“One year ago, we watched what was happening across the country and knew that FFP and our partners were in a position to help,” said Jon Dauphiné, Chief Executive Officer of FFP. “We quickly pivoted and expanded our efforts, focusing as much as possible on bringing guidance to those most impacted by this crisis.” By the end of 2020, more than 70 percent of Americans reported financial hardship stemming from the pandemic, with three-quarters of that group saying they struggled to pay basic bills. BRINGING HELP TO THE MOST VULNERABLE
To respond to the pandemic and related economic fallout, FFP: To make it easier for financial advisors to help those in need, in 2020, FFP also launched ProBonoPlannerMatch.org – a first-of-its-kind digital platform designed to connect CERTIFIED FINANCIAL PLANNER™ professionals to nonprofits with pro bono opportunities. FFP thoroughly vets each opportunity posted, helping ensure that advisors registered with the platform are donating their time to vulnerable groups who could not otherwise access or afford quality financial advice.
MAKING IT EASIER TO VOLUNTEER Over the last nine months, more than 700 financial advisors have created profiles on the platform, allowing them to browse opportunities posted by more than 30 nonprofits around the country. Volunteer opportunities have included everything from providing just-in-time advice to lower-income seniors to helping newly unemployed New York City workers create a short-term financial plan. In just a few months, 375 financial advisors “matched” to opportunities through the platform, and FFP continues robust outreach efforts to add more nonprofit opportunities to those currently posted.
“We were so pleased to see the financial advisory profession and our nonprofit partners rally to help the many Americans facing a loss of employment or income, mounting debt, and other economic challenges that wiped away their security and peace of mind,” added FFP Chair, Kate Healy. “Good financial advice can make all the difference in navigating these kinds of setbacks.” Awarded more than $800,000 to local and national pro bono programs for 2020 and 2021, including more than $60,000 in emergency grants to enable partners to pivot to virtual service;Activated approximately 1,737 financial advisors to volunteer their time;Developed an online Coronavirus & Pro Bono Planning Resource Center and educational webinars that attracted more than 4,800 visitors and participants; andExpanded its work to reach those made most vulnerable by the pandemic, including at-risk seniors, healthcare first-responders, people with serious illness, and lower-income front-line workers. Of particular note, FFP and its partner AARP expanded their Retirement Resilience Program to reach more than 23,000 financially vulnerable seniors through virtual events and engagements.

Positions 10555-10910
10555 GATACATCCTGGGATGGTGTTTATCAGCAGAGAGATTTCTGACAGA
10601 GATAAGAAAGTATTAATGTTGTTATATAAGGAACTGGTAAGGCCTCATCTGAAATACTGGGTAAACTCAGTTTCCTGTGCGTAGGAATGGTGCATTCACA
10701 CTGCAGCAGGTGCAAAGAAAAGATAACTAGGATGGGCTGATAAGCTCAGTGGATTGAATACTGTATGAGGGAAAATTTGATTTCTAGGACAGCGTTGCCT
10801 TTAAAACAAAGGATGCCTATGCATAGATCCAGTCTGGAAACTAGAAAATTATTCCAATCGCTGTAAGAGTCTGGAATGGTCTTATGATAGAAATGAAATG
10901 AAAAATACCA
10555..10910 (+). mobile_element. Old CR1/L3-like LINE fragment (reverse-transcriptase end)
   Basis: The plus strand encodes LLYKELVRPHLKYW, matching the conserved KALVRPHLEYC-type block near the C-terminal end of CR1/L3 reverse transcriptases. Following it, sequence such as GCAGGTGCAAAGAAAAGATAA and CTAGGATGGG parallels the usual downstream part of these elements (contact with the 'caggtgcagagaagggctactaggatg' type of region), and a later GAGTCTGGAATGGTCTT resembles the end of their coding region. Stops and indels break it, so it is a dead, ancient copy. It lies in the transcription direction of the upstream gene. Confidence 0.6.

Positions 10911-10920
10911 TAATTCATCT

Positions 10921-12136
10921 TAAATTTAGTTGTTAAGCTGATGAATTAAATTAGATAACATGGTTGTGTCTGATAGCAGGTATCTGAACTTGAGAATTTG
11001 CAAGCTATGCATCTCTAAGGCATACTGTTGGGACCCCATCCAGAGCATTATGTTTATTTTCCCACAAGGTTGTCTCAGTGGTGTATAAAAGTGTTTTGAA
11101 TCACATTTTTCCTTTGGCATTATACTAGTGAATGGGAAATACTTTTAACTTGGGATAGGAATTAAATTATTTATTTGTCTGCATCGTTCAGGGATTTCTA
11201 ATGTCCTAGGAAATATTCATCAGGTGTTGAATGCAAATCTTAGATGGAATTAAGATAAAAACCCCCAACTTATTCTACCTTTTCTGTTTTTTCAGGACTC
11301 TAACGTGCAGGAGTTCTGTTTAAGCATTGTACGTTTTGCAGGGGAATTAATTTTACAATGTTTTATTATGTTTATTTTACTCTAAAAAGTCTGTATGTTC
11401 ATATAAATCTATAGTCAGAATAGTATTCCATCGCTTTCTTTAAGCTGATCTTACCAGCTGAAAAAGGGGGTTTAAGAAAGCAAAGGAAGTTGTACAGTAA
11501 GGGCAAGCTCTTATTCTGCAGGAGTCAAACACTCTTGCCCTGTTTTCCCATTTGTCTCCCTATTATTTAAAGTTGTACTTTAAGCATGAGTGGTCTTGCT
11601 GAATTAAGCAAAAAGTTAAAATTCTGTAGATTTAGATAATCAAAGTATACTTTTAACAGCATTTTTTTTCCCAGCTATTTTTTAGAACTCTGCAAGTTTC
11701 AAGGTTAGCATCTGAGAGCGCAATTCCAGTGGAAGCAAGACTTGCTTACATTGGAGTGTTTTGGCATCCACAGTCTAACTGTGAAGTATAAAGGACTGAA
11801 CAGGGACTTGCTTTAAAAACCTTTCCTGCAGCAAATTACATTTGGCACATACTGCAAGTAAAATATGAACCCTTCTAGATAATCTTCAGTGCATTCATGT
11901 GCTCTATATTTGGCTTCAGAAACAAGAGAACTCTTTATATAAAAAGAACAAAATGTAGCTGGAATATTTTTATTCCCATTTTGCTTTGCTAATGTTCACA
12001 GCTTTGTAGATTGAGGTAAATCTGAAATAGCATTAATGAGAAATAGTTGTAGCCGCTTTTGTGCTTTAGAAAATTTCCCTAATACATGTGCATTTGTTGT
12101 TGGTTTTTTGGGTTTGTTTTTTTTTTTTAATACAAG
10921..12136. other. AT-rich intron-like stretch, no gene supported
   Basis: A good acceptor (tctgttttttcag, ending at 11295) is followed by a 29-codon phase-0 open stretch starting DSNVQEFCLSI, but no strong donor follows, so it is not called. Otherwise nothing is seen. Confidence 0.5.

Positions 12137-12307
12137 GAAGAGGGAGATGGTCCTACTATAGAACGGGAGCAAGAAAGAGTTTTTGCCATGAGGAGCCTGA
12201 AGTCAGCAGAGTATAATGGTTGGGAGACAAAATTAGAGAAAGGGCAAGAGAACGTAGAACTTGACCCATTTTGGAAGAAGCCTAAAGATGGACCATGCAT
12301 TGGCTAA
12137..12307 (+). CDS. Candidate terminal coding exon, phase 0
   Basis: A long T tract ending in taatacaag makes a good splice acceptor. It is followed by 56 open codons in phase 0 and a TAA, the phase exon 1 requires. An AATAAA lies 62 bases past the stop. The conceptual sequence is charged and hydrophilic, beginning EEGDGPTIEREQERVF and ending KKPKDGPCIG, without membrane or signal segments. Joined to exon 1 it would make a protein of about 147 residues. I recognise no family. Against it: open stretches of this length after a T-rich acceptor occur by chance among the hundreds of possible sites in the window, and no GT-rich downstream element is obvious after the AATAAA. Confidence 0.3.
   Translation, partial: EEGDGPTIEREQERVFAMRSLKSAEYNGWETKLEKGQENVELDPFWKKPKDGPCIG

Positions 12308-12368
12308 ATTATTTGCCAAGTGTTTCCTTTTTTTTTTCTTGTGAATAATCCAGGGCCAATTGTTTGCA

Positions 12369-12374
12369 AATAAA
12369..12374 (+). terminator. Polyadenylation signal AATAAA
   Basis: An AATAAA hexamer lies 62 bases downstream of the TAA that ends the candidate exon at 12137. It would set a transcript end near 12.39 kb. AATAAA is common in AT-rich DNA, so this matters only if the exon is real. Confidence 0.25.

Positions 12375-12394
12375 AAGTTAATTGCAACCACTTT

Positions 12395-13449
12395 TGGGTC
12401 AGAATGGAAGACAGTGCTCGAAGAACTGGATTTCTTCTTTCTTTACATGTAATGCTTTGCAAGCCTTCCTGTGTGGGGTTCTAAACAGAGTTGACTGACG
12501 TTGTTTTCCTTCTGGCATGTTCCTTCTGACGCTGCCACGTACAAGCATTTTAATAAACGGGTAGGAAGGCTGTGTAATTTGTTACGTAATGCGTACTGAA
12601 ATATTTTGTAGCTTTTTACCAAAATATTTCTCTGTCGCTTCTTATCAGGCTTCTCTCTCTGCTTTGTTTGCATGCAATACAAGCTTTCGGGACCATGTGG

“FFP is committed to growing our impact by making it as easy as possible for advisors to volunteer and by expanding programs that serve those most in need of pro bono planning and advice,” said Dauphiné. “COVID-19 presented a critical test, and we were gratified to work with our volunteers, partners, and their end-clients to expand our collective reach in the face of this unprecedented crisis.” In 2020, FFP was also proud to introduce an E&O liability insurance for all qualified financial advisors offering pro bono service via FFP’s grantees or through connections made on ProBonoPlannerMatch.org. Coverage is made available automatically and at no cost to the advisor.
About the Foundation for Financial Planning More details can be found in FFP’s 2020 Impact Report, available at FFPprobono.org/our-impact.
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- Foundation for Financial Planning Drives Major Expansion of Pro Bono Financial Planning and Advice Amid COVID-19 Pandemic
, Foundation for Financial Planning Drives Major Expansion of Pro Bono Financial Planning and Advice Amid COVID-19 Pandemic
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